[Economy] Fed to Reevaluate Economic Subsidy in the Fall – The Federal Reserve is currently providing billions in financial subsidies to bolster the economy, but signs that the economy is becoming more robust, even up to the point of irregular inflation, have prompted talk of taking the Fed’s foot off the gas by the end of the year.

[Afghanistan] Anti-Taliban Protests and Gunfire Erupt in Afghanistan –  Whether ultimately significant or not, the existence of protest and resistance may indicate that the Taliban will have their hands full in establishing control, which in turn could lead to continued disengagement from the U.S. presence at the Kabul airport – buying time for the U.S evacuation. Most accounts indicate that the U.S. and allies are struggling with the logistics of extracting tens of thousands of people, not least of which is bureaucratic red tape, a lack of places to take the refugees, and the problem of moving, housing, feeding, and caring for huge numbers. (Also highlighting the woeful lack of planning for such an event.)

[Texas Mask Mandates] Texas Supreme Court Allows Schools to Ignore Governor’s Mask Mandate Block – It’s been a seesaw battle, but this ruling by the court allows Harris County schools (Houston) and eight other school districts to ignore the governor’s order and mandate masks in schools. Currently 58 school districts and eight counties have mask requirements.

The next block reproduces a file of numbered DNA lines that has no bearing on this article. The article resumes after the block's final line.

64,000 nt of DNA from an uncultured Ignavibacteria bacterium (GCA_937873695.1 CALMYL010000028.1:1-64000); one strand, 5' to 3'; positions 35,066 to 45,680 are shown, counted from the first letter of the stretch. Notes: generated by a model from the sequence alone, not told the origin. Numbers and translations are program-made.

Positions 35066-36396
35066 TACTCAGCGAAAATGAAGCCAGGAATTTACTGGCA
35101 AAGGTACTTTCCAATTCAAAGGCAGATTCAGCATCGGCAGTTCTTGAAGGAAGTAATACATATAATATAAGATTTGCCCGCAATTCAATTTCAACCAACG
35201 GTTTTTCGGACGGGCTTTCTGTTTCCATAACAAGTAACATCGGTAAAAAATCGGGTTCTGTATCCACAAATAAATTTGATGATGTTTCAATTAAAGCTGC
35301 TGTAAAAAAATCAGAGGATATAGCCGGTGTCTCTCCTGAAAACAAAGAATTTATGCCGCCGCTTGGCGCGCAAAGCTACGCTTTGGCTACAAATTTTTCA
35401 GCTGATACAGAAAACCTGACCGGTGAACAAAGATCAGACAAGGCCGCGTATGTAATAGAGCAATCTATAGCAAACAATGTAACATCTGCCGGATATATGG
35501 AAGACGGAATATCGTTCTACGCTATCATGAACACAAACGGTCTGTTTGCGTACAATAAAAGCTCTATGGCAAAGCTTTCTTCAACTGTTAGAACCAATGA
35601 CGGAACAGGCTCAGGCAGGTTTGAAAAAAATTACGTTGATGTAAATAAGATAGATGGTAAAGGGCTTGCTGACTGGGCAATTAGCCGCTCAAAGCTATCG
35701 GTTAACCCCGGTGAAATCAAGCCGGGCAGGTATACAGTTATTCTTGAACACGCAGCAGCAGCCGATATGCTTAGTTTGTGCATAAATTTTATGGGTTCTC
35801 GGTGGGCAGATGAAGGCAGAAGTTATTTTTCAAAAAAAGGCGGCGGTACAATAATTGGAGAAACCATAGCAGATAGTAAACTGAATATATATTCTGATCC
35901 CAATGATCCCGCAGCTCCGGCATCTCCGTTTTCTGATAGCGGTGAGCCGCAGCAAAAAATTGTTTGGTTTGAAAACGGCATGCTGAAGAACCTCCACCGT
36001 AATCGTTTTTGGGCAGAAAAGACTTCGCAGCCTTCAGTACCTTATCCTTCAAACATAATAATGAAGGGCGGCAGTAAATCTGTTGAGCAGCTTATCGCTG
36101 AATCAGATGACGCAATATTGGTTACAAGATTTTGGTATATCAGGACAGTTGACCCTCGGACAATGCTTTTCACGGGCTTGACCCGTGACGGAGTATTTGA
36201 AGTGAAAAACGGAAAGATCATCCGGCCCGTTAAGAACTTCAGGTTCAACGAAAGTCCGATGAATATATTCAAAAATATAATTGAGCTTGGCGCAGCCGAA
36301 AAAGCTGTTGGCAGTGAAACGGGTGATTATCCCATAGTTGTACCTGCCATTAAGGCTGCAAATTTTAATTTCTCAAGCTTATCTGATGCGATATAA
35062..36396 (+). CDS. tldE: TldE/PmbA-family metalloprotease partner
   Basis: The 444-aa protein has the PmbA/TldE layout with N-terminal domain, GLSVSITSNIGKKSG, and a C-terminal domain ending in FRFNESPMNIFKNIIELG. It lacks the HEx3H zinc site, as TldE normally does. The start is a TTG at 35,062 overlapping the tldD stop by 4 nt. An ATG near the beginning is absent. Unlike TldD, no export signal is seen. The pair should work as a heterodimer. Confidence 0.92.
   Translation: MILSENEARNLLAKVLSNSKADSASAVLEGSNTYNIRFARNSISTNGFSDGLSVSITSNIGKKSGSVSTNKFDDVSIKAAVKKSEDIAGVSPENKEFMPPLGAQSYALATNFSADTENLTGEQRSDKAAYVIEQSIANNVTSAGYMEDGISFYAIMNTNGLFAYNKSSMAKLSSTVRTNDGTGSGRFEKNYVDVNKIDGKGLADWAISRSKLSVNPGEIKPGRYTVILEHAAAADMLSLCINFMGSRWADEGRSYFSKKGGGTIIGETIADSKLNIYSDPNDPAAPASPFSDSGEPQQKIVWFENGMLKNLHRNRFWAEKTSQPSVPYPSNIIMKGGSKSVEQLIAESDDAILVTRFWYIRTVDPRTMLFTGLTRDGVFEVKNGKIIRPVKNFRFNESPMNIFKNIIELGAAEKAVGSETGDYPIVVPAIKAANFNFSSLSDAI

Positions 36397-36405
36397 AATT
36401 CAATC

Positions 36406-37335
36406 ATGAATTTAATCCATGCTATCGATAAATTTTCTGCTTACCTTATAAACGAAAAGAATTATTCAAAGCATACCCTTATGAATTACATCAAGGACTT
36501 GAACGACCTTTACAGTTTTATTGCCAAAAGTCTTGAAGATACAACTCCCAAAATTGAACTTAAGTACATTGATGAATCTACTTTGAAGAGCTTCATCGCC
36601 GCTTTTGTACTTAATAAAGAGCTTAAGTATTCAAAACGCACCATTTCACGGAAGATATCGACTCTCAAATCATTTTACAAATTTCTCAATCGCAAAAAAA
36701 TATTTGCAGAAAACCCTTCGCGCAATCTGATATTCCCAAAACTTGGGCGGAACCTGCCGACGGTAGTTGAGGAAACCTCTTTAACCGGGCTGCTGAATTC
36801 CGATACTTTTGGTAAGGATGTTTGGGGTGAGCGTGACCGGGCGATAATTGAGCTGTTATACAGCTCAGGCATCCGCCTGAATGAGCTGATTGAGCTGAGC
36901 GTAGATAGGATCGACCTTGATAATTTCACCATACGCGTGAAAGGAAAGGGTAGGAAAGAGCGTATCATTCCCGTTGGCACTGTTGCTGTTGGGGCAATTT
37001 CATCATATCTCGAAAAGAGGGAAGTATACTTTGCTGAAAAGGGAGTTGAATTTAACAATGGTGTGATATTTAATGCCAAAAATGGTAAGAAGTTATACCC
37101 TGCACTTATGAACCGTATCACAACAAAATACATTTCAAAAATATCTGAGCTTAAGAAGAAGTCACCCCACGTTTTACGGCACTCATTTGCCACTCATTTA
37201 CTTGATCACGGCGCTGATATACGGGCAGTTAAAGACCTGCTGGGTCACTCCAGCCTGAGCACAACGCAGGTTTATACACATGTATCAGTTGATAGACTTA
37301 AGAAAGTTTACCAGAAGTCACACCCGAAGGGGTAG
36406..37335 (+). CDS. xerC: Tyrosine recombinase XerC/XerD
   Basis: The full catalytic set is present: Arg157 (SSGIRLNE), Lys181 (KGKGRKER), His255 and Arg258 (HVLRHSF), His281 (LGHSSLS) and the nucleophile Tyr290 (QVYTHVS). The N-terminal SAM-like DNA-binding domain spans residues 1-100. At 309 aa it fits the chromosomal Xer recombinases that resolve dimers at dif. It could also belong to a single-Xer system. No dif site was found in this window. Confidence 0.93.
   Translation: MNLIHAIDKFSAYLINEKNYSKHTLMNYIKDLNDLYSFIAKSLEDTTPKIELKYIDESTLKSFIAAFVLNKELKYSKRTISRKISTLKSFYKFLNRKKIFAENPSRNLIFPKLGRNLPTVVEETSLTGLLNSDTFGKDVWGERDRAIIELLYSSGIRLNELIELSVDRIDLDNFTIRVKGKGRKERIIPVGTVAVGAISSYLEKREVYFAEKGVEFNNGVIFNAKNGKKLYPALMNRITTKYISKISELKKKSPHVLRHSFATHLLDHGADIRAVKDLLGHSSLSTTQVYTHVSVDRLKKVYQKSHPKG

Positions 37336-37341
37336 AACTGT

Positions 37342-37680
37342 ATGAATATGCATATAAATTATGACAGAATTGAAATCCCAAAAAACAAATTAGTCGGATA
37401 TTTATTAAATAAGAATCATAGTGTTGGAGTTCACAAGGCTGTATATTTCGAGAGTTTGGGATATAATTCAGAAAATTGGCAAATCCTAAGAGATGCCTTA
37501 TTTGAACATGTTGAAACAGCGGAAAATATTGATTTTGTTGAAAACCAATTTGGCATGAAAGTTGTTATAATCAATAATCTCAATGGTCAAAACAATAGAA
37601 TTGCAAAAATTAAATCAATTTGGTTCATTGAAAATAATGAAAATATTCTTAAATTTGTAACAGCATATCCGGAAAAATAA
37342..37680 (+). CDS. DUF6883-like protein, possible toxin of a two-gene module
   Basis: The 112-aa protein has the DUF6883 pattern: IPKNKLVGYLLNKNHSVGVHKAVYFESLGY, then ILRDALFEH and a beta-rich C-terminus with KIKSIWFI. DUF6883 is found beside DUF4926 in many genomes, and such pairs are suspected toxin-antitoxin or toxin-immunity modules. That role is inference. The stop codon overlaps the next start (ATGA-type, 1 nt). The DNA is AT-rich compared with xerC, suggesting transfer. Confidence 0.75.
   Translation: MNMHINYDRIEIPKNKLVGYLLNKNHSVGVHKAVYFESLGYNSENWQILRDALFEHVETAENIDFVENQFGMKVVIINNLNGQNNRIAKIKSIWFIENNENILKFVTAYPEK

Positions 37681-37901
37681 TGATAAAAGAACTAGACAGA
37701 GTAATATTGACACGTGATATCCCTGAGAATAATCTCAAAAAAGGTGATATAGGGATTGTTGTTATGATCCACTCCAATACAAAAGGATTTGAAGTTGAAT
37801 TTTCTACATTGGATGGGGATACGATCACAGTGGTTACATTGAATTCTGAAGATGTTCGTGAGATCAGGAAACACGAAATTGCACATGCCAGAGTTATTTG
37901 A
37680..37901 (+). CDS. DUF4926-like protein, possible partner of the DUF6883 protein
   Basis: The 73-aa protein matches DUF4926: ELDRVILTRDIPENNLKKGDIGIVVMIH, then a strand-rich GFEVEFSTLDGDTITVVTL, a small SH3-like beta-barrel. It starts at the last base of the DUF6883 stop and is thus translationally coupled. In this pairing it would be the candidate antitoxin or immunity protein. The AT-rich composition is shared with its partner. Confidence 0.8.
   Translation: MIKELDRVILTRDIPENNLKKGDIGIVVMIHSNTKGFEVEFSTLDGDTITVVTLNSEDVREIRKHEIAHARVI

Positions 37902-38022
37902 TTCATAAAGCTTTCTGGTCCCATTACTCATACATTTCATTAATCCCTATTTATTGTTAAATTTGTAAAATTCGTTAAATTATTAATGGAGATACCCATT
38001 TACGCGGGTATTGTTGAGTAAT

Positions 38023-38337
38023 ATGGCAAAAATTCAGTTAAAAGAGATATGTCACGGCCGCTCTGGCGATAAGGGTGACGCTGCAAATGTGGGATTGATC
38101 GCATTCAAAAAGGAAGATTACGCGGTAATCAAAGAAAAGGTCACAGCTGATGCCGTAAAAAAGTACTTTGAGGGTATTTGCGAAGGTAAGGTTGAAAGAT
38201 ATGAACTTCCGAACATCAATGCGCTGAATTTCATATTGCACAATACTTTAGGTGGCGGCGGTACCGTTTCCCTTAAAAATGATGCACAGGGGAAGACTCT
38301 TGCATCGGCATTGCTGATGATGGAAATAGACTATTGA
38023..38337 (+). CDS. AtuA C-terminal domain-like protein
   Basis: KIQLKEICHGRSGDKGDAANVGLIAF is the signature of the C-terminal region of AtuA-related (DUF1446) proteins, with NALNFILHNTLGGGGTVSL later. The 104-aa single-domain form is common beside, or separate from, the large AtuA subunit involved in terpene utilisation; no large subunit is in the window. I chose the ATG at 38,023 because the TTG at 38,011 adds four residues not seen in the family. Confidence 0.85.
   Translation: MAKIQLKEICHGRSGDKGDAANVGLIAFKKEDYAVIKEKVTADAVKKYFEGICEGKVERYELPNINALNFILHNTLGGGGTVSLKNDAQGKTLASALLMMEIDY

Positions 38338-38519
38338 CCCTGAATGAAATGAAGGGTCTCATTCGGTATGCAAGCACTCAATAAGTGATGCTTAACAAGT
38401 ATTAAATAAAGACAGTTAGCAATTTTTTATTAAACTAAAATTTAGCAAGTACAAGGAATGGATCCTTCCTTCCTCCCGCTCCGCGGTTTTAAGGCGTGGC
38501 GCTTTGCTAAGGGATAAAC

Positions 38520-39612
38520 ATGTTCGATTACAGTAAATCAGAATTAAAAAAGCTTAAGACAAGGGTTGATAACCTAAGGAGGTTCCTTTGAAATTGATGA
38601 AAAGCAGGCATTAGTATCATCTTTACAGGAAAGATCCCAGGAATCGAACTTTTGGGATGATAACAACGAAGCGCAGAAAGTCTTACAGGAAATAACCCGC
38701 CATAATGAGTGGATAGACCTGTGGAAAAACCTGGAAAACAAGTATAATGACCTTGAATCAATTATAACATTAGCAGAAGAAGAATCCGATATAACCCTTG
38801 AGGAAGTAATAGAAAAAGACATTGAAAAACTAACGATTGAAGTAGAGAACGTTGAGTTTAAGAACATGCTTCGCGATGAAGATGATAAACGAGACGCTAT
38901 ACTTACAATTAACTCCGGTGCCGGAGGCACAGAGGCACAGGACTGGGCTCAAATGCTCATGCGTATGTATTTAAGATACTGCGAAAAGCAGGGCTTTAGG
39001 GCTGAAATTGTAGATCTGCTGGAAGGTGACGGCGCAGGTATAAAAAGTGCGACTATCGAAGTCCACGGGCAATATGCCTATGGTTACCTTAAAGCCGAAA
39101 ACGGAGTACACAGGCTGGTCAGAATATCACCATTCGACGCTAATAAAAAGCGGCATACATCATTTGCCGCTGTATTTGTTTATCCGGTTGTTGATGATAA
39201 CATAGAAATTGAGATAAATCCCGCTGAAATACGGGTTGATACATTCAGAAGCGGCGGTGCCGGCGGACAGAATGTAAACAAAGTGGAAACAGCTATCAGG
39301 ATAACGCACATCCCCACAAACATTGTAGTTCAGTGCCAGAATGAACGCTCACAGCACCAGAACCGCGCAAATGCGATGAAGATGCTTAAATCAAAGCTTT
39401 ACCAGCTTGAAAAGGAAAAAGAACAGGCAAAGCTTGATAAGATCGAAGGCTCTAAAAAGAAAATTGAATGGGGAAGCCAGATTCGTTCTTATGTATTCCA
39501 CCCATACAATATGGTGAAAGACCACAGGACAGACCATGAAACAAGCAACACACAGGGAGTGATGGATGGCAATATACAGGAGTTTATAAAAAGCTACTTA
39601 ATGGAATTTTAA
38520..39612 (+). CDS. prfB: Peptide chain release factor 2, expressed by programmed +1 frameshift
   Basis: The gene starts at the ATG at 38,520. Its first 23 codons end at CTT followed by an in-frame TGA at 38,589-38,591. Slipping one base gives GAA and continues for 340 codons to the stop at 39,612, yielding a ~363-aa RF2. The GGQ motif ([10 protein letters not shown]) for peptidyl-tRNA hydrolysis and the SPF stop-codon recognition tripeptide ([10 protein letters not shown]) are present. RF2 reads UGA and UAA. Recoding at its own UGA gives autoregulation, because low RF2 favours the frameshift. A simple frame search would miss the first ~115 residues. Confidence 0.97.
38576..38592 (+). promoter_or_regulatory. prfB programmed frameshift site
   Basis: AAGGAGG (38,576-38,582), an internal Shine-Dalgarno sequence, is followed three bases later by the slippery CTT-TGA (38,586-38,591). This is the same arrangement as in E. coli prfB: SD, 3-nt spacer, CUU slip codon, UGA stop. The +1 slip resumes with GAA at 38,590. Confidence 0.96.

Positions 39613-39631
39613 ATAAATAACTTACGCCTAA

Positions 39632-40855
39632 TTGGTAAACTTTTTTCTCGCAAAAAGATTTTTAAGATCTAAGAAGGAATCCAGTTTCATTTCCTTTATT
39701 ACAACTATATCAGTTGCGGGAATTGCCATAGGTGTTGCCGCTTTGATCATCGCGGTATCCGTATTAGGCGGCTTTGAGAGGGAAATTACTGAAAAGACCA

[Hurricanes] Hurricane Grace Comes Ashore in Mexico, Twice – The same storm that bedeviled Haiti a few days ago is now bringing high winds and torrential rain to the Yucatán and shortly to the main body of Mexico.         

                                                                                                                                                                    

Friday, August 20                                                                                                

[Afghanistan] Taliban, Former Afghan Officials in Talks about Government – A cofounder of the Taliban movement, Mullah Abdul Ghani Baradar, a former president of Afghanistan, Hamid Karzai, and others are involved in discussions on how to set up a new government. Whether substantive or not, their meeting indicates that the Taliban must feel the need for negotiations.

[Gig Workers] California Judge Rules Gig Worker Law Unconstitutional – A 2020 proposition 22 that exempted rideshare and food delivery workers from benefits and from being hired as employees (i.e., they are all contract workers) was struck down by the judge for being “unenforceable.” This is hardly the end of the judicial journey, but since this is California, it has widespread relevance and will be closely followed.